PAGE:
By the time Becky Scheip was three years old, doctors knew her kidneys were leaking protein into her body. No cause for panic, they said, but six years later, after a swim meet, her parents rushed Becky to the emergency room. A series of blood tests revealed her failing kidneys had reached end-stage renal disease. Without daily cleaning, her kidneys would not support her anymore.
"I wasn’t really thinking about what would happen to me. I was just thinking about what was going on right then. I wanted to find out what was happening, and how I could fix it," said Scheip, now 13 years old and a rising eighth grader at Key Middle School in Springfield.
For nearly 19 months, Scheip has been living with a new lease on life, thanks to a kidney transplant which took place in December 2003 and allowed her to renew her energetic lifestyle.
"After, through the transplant, she would just bounce," said Kathy Scheip, Becky's mother. "When I meet people who have heard that I have a daughter who has a transplanted kidney, and then they meet Becky, they say ‘Okay, where’s your daughter with the medical problem?’ Well, there she is, right there."
Now, Becky Scheip is taking that energy one step further. From July 17-25, she will compete in the World Transplant Games in Ontario, Canada, swimming in two events on a United States team that includes athletes from all age groups.
"I’m really excited, but at the same time I’m nervous, because … I’m going to be representing the US," said Becky Scheip, for whom swimming has been a part of life nearly as long as her kidney problems. For seven years she has swam with the Springboard Barracudas swim club, which includes 100 members, ages 4-18. Coach Shea Manning said he first met Becky Scheip in the summer of 2004.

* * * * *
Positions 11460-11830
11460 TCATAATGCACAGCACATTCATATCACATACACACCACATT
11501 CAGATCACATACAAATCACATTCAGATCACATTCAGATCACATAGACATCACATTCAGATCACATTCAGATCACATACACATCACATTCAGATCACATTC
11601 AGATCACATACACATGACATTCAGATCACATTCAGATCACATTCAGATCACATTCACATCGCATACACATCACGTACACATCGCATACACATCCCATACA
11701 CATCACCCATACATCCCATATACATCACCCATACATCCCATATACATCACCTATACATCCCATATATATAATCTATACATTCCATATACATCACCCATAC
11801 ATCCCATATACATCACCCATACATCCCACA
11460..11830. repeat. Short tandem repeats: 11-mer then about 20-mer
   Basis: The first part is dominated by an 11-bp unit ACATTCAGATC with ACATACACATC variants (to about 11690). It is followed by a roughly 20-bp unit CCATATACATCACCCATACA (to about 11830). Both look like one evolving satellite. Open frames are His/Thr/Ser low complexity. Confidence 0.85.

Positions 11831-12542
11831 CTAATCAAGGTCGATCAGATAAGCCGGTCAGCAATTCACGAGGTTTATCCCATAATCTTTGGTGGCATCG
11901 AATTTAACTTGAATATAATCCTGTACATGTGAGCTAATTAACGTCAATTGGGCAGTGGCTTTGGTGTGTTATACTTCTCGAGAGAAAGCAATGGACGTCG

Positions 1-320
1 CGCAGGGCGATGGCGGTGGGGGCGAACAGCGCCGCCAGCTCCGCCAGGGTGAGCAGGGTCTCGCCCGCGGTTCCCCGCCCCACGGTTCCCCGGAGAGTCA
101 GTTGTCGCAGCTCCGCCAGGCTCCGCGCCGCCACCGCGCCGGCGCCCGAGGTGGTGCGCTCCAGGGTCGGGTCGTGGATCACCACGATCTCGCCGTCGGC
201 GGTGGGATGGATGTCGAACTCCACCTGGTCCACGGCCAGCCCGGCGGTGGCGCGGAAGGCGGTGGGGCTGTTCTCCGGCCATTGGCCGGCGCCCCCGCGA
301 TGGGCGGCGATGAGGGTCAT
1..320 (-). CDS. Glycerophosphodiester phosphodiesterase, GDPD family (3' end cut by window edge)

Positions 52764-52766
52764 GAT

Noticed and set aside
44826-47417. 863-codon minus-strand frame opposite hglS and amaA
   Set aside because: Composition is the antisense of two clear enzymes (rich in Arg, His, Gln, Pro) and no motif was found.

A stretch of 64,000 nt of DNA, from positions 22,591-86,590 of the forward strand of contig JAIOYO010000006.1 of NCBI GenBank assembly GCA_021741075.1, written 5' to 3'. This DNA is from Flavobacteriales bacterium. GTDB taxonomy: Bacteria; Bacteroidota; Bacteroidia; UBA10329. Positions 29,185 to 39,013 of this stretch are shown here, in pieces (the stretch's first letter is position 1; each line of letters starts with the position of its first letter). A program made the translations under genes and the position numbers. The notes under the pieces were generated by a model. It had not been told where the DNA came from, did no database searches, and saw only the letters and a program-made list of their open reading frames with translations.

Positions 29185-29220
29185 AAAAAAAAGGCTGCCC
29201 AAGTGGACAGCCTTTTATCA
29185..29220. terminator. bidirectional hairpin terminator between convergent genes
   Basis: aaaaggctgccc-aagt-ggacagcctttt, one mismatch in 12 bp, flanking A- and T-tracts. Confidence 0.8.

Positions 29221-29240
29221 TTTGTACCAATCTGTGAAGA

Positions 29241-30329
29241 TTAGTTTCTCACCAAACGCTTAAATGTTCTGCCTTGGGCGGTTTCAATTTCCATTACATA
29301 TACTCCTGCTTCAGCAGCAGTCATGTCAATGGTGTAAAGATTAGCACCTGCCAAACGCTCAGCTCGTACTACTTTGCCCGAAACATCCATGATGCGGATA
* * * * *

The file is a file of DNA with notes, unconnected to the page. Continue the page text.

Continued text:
"I was completely thrown off-guard by it. She's not any different from any of the kids," he said. "There was absolutely nothing that would be telling me that she had had this operation just five months prior."
According to the National Kidney Foundation, 62,000 Americans are on the waiting list for kidney transplants, 2,200 of which are in the Capital area. Fifty percent of those eligible to donate their organs upon death choose to, and according to NKF, one organ and tissue donor can affect as many as 100 people.
"It seems like it didn't have any effect on Becky at all. We saw a young girl who came close to dying and
her kidneys failed, and she continued to go to school, she lived her life just as if she was a regular kid. She wasn't going to let it hold her back," said Preston A. Englert, Jr., President & CEO of the National Kidney Foundation of the National Capital Area.
"When you go to these transplant games, and you look at the people who are running and swimming, without the ability to do these transplants, every one of these people would have died by now."
For years, Becky Scheip preferred to keep her kidney disease private. Through a relatively new procedure called peritoneal dialysis, she underwent kidney filtration through an at-home machine. Each night while she slept, the machine would do the job her kidneys couldn't. By the time she awoke, she was clean. It didn't mean all was completely normal. Foods like chocolate, potato chips, and any kind of cheese were all off limits during the time she was on dialysis.
"She didn’t want to be different. She didn’t want to go to school on the days they would have parties where there were things she couldn’t eat, because she didn’t want to have to explain," said Kathy Scheip.
Becky chose some friends to share her disease with selectively. News of her competing in the World Transplant Games had an effect on her teammates at Springboard. The club held a "swim-a-thon" on Sunday, July 10 to raise money for the National Kidney Foundation of the National Capital Area. The three-hour event included three-quarters of the club's members, as well as coaches, who gathered pledge sheets from donors and swam laps to raise money. Local restaurants donated breakfast foods, and money was also donated.
"I personally did service in high school and it was a good experience for me, and I wanted to get our kids involved in it," said Manning. "I guess we're trying to make it so other kids like her are able to recover as well as she does."
Scheip, the youngest of five children, continues to play soccer and lacrosse, as she has done except for a five-week break after her transplant.
"I’m a very active person. I can’t sit and do nothing for a long period of time. I have to be doing something."
She hopes her participation in the games means more awareness about the presence of kidney disease in people her age.
"It makes me feel like I have more friends than I thought behind me. It makes me feel good because I know people do care."